Dorset is home to many dog-friendly attractions, from world-famous natural landmarks to sweeping estates to stunning castles from centuries gone by. Giving your pup a wonderful opportunity to stretch their legs and sniff out new scents whilst you take in the scenery together, the variety of things to do will thrill even the most seasoned paddy-pawed adventurers.
Ensuring that no one has to get left behind this year, we’ve put together a list of the must-see dog-friendly attractions in Dorset.
1. Durdle Door
Situated on the UNESCO World Heritage Jurassic Coast, Durdle Door is one of the most famous attractions in the UK. If it hasn’t already found its way onto your bucket list, then its dog-friendly accolades may well be the incentive you needed. Featuring an incredible natural limestone arch that rises 200ft in the air and descends into the sea, this jaw-dropping archway makes for one of the most photogenic locations imaginable and is a must-see destination.
2. Lulworth Cove
A great way to extend your sightseeing tour and wrack up the paces, there is an excellent 1.5-mile walk along the coast path from Durdle Door to Lulworth Cove. Another iconic natural landmark, Lulworth Cove is one of Dorset’s most recognisable sights. Haled the gateway to the Jurassic Coast, it was formed at the end of the last Ice Age and attracts countless visitors each year for its unique geology, sheltered bay and year-round dog-friendly beach.
3. Agglestone Rock
Dorset’s much smaller answer to Ayers Rock, Agglestone Rock (known more menacingly as the Devil’s Anvil) is a giant 400-tonne sandstone block. Perched atop a conical hill, its incongruous mass makes for dramatic viewing and is a great destination for walks with your dog. While some believe it is the product of weathering, local legends say it was thrown there by the Devil – who was actually aiming for Corfe Castle! To get to Agglestone Rock, there is a walk from Studland Village of about 1 mile.
4. Corfe Castle
The striking ruins of Corfe Castle are some of Britain’s most significant survivors of the English Civil War. An important fortification since the Roman times and a stalwart guard to the gateway of Purbeck, its hilltop position still affords incredible views over the surrounds. Open to two and four-legged visitors alike, today you can amble around the castle ruins together, following the Corfe Common history walk before stopping off at the tearoom or picnicking in the sunshine.
5. Arne RSPB Nature Reserve
This dog-friendly Arne RSPB Nature Reserve features a mix of heath and marsh. Covering 563 hectares, it is a haven for a wide variety of local wildlife and is one of the few remaining places in the UK where all of the UK’s native reptile species can still be found. Pop your dog on their lead and discover beech woodlands, wildflower meadows and heathland trails, looking out for the shy sika deer, grey squirrels and rare birds who all call the area home.
6. Kimmeridge Bay
Located just half a mile from the village of Kimmeridge, Kimmeridge Bay showcases some of the most important geology found anywhere along the Jurassic Coast. A superb marine reserve, this year-round dog-friendly beach is also hugely popular for its shallow, sheltered waters that are great for swimming and paddling. Roll up a towel, bundle up a picnic hamper and find a shady spot on the beach, ready to cool off in the refreshing seawater after games of catch and fetch along the shore.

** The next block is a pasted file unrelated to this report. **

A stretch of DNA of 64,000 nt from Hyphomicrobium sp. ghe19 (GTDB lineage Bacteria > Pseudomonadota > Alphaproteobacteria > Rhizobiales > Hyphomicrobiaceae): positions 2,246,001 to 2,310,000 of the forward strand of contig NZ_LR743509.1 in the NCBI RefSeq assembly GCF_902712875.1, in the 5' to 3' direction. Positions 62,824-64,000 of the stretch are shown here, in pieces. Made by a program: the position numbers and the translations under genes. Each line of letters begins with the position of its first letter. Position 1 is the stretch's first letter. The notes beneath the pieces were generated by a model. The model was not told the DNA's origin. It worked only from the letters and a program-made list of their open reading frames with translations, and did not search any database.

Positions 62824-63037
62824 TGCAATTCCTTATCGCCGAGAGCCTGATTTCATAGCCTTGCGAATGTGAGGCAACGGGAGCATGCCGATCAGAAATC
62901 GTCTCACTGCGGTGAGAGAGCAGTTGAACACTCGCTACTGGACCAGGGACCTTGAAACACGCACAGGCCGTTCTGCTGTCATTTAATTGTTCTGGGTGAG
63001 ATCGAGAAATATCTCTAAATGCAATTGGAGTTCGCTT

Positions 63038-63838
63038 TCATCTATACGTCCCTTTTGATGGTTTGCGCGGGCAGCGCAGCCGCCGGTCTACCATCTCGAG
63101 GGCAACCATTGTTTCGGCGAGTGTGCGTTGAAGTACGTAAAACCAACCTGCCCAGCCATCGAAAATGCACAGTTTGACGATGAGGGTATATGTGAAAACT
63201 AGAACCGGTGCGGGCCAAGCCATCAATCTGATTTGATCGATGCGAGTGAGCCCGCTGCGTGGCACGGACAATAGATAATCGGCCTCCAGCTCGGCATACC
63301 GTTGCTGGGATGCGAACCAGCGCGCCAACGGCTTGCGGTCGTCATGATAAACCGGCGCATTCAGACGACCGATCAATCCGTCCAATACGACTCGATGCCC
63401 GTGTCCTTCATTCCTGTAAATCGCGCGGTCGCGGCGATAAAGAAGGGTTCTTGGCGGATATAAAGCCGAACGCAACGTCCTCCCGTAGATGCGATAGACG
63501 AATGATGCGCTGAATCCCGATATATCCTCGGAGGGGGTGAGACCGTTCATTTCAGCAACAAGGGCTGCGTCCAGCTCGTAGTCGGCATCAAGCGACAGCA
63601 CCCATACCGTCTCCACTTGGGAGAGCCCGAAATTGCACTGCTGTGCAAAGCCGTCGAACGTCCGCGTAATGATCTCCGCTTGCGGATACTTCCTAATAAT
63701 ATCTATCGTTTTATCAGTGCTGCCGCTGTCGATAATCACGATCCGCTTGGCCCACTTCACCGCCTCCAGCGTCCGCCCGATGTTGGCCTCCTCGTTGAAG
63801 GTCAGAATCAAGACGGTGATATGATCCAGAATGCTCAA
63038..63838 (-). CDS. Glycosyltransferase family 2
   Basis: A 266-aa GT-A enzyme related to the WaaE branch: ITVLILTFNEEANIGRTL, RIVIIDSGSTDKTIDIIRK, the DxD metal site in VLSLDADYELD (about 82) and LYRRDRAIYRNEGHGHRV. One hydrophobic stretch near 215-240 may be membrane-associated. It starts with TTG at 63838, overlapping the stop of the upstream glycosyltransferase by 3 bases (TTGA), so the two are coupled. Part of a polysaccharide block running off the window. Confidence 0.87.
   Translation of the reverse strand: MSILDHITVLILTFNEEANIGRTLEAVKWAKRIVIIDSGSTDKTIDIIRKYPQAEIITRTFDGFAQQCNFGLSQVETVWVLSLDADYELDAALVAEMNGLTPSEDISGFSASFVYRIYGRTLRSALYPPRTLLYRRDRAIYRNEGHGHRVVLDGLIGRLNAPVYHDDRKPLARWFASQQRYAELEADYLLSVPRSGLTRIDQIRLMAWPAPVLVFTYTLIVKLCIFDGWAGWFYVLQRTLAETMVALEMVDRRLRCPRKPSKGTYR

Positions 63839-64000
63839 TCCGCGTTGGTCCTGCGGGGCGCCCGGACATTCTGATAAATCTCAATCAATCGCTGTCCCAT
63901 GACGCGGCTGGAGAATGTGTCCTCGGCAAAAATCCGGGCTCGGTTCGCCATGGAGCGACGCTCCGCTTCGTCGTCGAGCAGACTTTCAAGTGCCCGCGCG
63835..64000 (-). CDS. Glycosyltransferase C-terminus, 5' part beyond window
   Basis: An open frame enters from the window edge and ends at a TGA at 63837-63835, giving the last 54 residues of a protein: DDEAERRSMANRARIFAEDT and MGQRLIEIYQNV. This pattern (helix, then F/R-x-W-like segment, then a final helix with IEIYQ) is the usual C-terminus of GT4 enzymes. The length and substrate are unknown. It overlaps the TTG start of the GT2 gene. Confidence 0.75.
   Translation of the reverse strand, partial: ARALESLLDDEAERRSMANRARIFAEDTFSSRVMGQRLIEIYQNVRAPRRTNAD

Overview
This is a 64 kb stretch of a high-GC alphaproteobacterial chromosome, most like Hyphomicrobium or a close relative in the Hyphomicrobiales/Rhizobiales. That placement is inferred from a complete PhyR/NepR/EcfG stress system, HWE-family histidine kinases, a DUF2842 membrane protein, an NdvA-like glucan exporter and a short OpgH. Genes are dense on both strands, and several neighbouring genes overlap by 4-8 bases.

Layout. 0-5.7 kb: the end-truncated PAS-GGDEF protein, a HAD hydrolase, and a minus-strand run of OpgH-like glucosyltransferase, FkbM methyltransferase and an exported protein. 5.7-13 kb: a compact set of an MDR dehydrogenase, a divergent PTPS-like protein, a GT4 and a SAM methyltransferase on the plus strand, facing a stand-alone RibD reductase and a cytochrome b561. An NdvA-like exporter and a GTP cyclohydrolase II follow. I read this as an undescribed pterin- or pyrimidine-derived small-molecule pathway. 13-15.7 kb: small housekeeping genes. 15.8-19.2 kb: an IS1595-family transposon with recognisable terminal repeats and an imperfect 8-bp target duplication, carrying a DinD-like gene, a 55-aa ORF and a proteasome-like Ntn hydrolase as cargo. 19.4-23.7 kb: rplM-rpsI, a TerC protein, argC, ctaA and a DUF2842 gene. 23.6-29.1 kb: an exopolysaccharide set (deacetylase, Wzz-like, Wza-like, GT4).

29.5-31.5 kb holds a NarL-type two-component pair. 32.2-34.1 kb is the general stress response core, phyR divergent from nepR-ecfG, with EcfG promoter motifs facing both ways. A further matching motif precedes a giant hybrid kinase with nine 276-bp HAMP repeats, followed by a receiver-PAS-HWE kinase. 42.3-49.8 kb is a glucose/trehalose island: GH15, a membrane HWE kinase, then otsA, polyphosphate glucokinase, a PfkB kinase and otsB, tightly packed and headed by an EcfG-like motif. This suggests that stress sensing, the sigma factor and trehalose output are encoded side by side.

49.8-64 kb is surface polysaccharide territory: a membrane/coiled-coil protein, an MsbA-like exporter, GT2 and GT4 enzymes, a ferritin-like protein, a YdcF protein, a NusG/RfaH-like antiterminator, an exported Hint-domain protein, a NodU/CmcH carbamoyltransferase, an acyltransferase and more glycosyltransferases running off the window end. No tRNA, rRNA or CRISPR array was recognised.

7. Golden Cap Estate
The great rocky promontory of Golden Cap marks the highest point on Britain’s south coast at 191m high. As well as its far-reaching views, this must-see attraction is also popular for its array of walking opportunities, with access to the coast path and 25 miles of footpaths around the Golden Cap Estate. To get there, you can make use of the National Trust car parks at Stonebarrow Hill or Langdon Hill.
8. RSPB Radipole Lake and Lodmoor Nature Reserves
These two wetland nature reserves are nestled within the centre of Weymouth town, just behind the harbour. An unlikely setting for a plethora of wildlife species, a walk around the reserves may reward you with sightings of kingfishers, otters and even water voles. Keep your loyal canine chum on their lead and enjoy the tranquillity, before heading back to the lively thrum of Weymouth and tucking into an ice cream on the prom.
9. Sherborne Castle
Commissioned by Sir Walter Raleigh and completed in 1594, the historic Sherborne Castle has 42 acres of dog-friendly English Landscape Gardens. A truly regal setting for leisurely strolls with your pup, just some of the gems you will discover include a huge lake, Raleigh’s Seat and the Cascade – an ornamental waterfall feature built by Capability Brown in 1753. One of the must-see attractions in Dorset, the gardens are particularly beautiful in spring and autumn when breath-taking colours transform the trees and borders.
10. Swanage Railway
The Swanage Railway offers a nostalgic steam train experience and scenic journey around the Isle of Purbeck. Step aboard with your dog and lap up the stunning views, stopping off at the station at Corfe Castle if you would like to stretch your legs and explore the village. First opened in 1885, this heritage railway offers one of the most extensive timetables of all of Europe’s preserved railways and is a real must for all generations. Hosting many events throughout the calendar, you should also look out for the railway’s themed days.